he move, which faces a daunting regulatory battle in Tallahassee and fierce opposition from local gaming interests, is part of a mad-dash campaign to boost revenues at MIA. Massive debt taken out to finance the airport expansion threatens to swamp MIA in coming years. Current annual revenue of about us$ 630 million will have to climb to us$ 1.1 billion by 2015 to cover the payments, said MIA Deputy Director Miguel Southwell.
While gambling at the airport remains a notion in its infancy, Barbara Hecht Havenick, president of Flagler Dog Track and Magic City Casino, rose before the commission on Tuesday to try to smother it. “We feel that we've been negatively impacted by just the aura of putting slot machines at MIA,'' she said, adding that banks are reluctant to lend money to complete renovations to her casino due to the fear of competition from the county.
Several commissioners expressed doubt that slot machines secluded behind stringent airport security checkpoints could pose a credible threat to local racetracks. Noting that you'd have to buy a plane ticket to get to them, Commissioner Jose “Pepe'' Diaz said, “If you're willing to buy a plane ticket to play slots, we all know you're flying to Vegas.''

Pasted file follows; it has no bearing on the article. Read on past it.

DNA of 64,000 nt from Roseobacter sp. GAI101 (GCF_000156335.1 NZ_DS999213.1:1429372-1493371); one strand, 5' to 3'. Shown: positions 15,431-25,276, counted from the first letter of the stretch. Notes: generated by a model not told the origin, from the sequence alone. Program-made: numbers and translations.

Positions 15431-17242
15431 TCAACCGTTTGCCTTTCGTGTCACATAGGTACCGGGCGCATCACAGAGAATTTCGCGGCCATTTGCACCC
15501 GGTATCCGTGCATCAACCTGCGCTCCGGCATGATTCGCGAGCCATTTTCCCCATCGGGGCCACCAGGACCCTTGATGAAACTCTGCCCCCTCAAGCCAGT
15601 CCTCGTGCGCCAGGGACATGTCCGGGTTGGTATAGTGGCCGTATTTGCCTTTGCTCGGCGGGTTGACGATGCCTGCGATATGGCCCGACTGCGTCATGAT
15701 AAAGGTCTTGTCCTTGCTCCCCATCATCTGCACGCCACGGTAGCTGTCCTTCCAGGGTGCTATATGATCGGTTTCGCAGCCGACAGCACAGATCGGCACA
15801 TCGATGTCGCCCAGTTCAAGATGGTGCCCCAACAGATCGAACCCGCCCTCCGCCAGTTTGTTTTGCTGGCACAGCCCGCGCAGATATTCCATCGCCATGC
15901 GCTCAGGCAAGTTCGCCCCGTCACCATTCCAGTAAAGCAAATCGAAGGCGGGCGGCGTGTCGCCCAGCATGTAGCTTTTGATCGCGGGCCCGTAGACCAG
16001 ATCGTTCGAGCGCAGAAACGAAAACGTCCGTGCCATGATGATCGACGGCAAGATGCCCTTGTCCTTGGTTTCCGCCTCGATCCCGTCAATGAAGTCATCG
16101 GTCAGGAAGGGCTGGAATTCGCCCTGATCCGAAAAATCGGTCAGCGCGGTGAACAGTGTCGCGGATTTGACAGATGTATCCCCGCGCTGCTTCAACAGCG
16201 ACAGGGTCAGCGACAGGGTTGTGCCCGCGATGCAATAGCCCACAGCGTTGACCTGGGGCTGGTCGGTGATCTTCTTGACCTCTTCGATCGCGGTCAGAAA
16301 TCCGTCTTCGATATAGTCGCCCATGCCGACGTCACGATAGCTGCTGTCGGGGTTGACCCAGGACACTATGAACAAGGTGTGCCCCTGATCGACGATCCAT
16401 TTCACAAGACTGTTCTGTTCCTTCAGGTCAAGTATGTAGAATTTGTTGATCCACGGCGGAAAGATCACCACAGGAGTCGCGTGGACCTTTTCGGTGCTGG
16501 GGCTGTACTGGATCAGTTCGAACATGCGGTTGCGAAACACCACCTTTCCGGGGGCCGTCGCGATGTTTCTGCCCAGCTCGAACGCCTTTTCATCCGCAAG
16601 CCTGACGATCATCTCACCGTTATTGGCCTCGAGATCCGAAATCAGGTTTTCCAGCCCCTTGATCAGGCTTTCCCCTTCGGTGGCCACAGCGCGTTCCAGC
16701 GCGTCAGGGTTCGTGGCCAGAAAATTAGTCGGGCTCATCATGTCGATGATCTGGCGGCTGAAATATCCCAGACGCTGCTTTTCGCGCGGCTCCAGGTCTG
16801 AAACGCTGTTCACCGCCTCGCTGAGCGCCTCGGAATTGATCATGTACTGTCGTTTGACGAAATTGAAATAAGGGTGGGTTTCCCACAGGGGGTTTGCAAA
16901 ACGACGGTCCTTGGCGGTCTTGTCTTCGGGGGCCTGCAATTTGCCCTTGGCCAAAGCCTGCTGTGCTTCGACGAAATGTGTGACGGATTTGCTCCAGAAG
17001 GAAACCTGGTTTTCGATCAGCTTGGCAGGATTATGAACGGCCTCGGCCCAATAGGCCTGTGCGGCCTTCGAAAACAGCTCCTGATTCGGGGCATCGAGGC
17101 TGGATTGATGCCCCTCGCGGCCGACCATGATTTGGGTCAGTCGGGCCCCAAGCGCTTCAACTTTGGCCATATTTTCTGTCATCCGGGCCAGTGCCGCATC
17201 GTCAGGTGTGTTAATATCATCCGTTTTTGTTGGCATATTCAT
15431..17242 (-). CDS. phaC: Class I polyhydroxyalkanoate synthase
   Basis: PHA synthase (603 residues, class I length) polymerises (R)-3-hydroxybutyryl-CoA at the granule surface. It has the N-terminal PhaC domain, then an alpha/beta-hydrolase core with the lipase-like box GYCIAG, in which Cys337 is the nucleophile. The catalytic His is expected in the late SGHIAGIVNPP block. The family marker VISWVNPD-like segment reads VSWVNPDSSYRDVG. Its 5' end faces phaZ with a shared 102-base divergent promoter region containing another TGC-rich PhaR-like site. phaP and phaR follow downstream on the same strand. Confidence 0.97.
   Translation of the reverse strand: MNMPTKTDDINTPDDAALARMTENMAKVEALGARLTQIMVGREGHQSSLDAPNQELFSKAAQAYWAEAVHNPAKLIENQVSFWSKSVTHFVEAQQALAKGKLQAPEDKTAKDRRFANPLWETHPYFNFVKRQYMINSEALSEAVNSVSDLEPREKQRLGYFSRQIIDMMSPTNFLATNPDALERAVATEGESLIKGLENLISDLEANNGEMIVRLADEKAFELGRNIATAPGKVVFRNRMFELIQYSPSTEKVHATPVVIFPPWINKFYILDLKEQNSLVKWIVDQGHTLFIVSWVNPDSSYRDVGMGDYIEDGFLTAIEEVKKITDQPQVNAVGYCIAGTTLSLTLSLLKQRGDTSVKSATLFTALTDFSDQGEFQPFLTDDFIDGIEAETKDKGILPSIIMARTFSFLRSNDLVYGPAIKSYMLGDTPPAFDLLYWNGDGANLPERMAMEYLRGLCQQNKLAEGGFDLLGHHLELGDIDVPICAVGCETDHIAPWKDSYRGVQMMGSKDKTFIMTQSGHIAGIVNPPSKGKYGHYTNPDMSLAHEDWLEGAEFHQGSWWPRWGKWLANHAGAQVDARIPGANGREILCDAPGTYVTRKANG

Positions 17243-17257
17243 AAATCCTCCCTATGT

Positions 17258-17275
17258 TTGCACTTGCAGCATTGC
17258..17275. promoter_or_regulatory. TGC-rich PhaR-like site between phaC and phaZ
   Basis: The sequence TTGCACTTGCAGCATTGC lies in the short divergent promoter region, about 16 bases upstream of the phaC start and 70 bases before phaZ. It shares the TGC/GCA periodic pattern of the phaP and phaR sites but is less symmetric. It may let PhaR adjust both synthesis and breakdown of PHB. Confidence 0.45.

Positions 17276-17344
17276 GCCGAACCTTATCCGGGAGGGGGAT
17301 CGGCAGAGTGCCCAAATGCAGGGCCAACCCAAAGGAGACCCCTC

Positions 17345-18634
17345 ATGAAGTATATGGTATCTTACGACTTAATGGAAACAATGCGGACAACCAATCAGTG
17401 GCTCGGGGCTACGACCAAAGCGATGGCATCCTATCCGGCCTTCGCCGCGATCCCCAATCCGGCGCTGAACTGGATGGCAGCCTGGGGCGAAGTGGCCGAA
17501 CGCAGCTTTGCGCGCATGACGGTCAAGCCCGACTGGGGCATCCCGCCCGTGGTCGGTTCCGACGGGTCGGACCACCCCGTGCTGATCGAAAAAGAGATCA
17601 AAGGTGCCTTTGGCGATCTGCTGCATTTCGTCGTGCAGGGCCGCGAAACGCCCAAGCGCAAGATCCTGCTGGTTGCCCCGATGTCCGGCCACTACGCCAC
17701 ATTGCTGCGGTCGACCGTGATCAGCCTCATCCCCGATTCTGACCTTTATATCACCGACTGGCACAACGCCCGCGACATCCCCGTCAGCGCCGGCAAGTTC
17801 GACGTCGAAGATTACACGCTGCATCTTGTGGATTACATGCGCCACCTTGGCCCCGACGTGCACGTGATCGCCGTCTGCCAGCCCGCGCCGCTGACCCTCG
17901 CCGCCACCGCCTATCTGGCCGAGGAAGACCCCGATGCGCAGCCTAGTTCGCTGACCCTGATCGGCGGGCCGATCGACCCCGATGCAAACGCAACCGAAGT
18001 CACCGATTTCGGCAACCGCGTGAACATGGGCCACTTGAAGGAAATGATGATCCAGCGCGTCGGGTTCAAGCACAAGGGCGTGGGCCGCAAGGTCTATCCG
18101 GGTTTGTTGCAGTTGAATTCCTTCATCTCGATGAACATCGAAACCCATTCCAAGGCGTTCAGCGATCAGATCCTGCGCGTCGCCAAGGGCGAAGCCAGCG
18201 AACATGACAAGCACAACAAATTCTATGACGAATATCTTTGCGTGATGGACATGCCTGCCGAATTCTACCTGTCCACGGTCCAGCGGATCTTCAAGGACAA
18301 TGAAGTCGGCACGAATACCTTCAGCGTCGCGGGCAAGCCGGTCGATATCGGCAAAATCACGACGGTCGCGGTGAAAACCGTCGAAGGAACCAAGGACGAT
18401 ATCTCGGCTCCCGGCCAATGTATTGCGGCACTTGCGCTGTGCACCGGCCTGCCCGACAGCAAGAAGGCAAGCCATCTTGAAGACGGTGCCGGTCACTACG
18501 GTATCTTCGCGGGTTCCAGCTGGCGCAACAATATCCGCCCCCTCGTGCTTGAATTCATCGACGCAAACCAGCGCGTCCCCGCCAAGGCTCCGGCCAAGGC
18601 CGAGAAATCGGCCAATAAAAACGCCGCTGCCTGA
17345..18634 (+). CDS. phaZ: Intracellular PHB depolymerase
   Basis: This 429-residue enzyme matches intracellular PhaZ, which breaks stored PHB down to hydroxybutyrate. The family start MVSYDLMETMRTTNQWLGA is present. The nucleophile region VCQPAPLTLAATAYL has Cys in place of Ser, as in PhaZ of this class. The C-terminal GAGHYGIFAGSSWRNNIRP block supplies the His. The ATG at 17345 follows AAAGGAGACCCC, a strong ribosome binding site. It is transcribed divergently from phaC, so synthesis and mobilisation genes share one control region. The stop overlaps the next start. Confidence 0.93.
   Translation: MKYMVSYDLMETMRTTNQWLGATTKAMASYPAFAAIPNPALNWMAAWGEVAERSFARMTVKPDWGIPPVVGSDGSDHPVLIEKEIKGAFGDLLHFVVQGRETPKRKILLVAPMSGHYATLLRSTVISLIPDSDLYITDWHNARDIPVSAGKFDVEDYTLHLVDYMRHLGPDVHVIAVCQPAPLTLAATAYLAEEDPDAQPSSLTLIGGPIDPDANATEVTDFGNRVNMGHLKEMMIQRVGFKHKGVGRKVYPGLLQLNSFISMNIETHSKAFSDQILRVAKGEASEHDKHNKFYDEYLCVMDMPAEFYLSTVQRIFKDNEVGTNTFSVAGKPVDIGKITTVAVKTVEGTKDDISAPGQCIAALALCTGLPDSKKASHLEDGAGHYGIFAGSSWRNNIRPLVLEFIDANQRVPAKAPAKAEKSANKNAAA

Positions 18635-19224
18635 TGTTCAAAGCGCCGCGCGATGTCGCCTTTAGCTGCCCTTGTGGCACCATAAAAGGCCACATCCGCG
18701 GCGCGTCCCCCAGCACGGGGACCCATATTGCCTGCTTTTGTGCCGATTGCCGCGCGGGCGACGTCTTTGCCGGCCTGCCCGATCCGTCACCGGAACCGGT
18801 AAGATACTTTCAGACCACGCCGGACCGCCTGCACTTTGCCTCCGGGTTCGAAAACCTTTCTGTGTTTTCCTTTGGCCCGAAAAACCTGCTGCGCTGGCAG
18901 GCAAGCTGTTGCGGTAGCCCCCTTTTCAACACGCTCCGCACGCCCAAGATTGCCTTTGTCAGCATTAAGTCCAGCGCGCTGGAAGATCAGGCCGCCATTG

The odds in Tallahassee seem stacked against the county. Tuesday's vote approved an application for a quarter-horse racing permit. Nobody seriously intends to run ponies at the airport, but with the horse permit comes the real prize - the ability to apply for a slots permit.
State officials have expressed their desire to close the quarter-horse “loophole,” Southwell said Tuesday. Nevertheless, commissioners approved the application 9-3, with Katy Sorenson, Rebecca Sosa and Joe Martinez voting against the measure. Natacha Seijas was absent for the vote.